(Amsterdam 1741 - Amsterdam 1816)

A View of the Keizersgracht in Amsterdam, with Figures Leaving the Stadsschouwburg Theatre

Pen and black ink and grey wash, with watercolour, over traces of an underdrawing in black chalk.
Signed and dated R. Vinkeles Delineavit 1760 at the lower left.
277 x 434 mm. (10 7/8 x 17 1/8 in.)
Writing in 1817, the Dutch biographer and collector Adriaan van der Willigen noted of Reinier Vinkeles that ‘Among his early drawings, those in color depicting the entering and exiting of the Amsterdam Theater stand out.’ This sheet is one of the earliest and largest of a number of drawings by Vinkeles of figures outside the theatre on the Keizersgracht canal in Amsterdam.

One of the first theatres in the city, the Duytsche Academie was founded in 1617 by Samuel Coster, and established in a wooden building on the Keizersgracht. In 1632 the architect Jacob van Campen was commissioned to design a new building for the theatre, now known as the Schouwburg, which over the succeeding years hosted performances of plays by Shakespeare, Voltaire, Corneille and Moliere, as well as numerous works by Dutch playwrights. (In the present sheet, the poster on the wall by the entrance to the theatre advertises the play Le Cid by Pierre Corneille, first published in 1636 and a huge popular success.) The theatre was rebuilt and significantly enlarged in 1665, to a design more in keeping with the Baroque manner. In 1737 Antonio Vivaldi conducted the theatre’s orchestra, and illustrious visitors to the theatre included the Prince of Orange, the Czar of Russia and the King of Poland. In May 1772, twelve years after the present sheet was drawn, the theatre was completely destroyed by fire. The site was acquired by the Old and Poor People’s Office, a charitable foundation of the Catholic church, which retained possession of the building until 1998. The site is now a luxury boutique hotel, whose Michelin-starred restaurant is named The Vinkeles, in honour of the artist.

Vinkeles seems have made several finished versions of a pendant pair of scenes – of various sizes and each with different staffage - of the Stadsschouwburg on the Keizersgracht canal; one with figures arriving at the theatre in daylight and the other with people leaving the theatre at night. In the drawings of figures arriving at the theatre, Vinkeles has placed the scene in summer, with the trees in full foliage and the artist looking north with the canal at the right, while the nighttime scenes are depicted in winter, with the trees bare and the canal at the left, viewed from the opposite direction.

A pair of such views, considerably smaller than the present sheet, appeared at auction in Paris in 1999 and are today in the collection of the John and Marine van Vlissingen Art Foundation in the Netherlands. This pair of watercolours by Vinkeles, each measuring 185 x 250 mm., are signed and dated 1760 (the night scene, with the same composition as the present sheet) and 1761 (the daylight scene). Both sheets are also inscribed ‘Gezigt van de Keyzers graft & Amsteldamsche Schouberg 1760’.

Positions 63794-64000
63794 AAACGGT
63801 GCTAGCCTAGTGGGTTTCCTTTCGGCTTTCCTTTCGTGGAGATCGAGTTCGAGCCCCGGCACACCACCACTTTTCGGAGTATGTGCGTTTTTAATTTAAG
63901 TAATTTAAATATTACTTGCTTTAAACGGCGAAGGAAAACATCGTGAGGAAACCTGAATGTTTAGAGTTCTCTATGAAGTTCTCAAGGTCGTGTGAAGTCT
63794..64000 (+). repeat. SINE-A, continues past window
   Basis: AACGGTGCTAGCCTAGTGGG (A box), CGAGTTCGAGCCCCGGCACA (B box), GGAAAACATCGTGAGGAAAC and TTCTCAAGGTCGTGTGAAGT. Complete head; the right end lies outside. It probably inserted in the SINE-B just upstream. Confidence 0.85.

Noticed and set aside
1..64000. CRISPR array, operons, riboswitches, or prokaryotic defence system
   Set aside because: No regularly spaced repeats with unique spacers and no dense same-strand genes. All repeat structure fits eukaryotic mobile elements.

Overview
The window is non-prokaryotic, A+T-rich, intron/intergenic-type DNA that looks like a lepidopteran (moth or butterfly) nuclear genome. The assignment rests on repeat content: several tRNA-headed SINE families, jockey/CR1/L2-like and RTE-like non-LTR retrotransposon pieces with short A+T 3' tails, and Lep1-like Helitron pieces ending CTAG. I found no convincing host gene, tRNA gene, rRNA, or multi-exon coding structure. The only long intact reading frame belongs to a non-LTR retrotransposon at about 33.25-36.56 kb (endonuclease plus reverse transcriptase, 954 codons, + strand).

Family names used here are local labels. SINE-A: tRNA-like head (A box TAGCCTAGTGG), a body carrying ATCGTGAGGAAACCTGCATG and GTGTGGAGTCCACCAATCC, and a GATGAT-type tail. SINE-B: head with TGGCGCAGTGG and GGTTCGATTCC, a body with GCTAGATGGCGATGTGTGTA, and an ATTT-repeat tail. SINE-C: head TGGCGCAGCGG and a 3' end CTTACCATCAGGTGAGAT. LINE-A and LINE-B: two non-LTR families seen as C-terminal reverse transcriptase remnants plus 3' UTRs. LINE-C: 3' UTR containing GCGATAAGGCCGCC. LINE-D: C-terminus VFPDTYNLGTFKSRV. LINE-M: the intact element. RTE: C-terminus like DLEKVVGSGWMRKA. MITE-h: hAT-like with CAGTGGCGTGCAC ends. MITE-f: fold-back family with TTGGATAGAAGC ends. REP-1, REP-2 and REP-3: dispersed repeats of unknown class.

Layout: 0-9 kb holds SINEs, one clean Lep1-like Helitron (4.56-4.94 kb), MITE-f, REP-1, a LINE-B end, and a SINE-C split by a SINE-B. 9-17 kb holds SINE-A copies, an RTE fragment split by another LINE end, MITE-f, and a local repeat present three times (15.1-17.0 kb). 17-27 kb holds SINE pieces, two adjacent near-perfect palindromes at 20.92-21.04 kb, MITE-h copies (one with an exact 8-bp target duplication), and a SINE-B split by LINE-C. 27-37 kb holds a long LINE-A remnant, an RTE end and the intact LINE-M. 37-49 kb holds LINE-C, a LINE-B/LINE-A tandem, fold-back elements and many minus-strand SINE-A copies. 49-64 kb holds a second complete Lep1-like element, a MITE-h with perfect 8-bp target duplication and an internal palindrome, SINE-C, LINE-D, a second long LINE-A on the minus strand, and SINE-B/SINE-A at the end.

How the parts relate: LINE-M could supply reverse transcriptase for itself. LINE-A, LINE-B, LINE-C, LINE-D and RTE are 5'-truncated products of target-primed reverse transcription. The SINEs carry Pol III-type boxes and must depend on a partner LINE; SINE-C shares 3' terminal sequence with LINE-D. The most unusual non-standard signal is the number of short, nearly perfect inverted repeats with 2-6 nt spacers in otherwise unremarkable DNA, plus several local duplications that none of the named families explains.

A slightly later pair of views by Vinkeles of the same scene on the Keizersgracht, dated 1762 and also smaller in dimensions than this drawing, are in the collection of the Gemeente Amsterdam Stadsarchief, the municipal archives in Amsterdam.

The popularity of such topographical views of the Keizersgracht by Reinier Vinkeles is reflected in the fact that the motif of crowds entering and leaving the theatre was later adopted by other artists, including Hermanus Petrus Schouten and Dirk Verrijk.

Active as a draughtsman and printmaker, Reinier Vinkeles was a pupil of the artist and actor Jan Punt and was admitted to the Drawing Academy in Amsterdam in 1762, becoming a director of the institution in 1765. The same year he undertook a trip to Brabant with the artists Jurriaan Andriessen and Izaak Schmidt, and five years later is recorded in Paris, living and studying with the engraver Jacques Philippe Le Bas. On his return to Amsterdam in 1771, Vinkeles embarked on a lucrative and highly successful career, receiving numerous commissions for book illustrations, topographical views, historical subjects, portraits and reproductive engravings. Indeed, it has been estimated that some 2,500 prints were engraved by the artist or under his direct supervision. Much of Vinkeles’s finest work may be dated to between 1760 and 1800.


Private collection, USA.


Jane Shoaf Turner and Robert-Jan te Rijdt, ed., Home and Abroad: Dutch and Flemish Landscape Drawings from the John and Marine van Vlissingen Art Foundation, exhibition catalogue, Amsterdam and Paris, 2015-2016, p.190, under no.81b.


A View of the Keizersgracht in Amsterdam, with Figures Leaving the Stadsschouwburg Theatre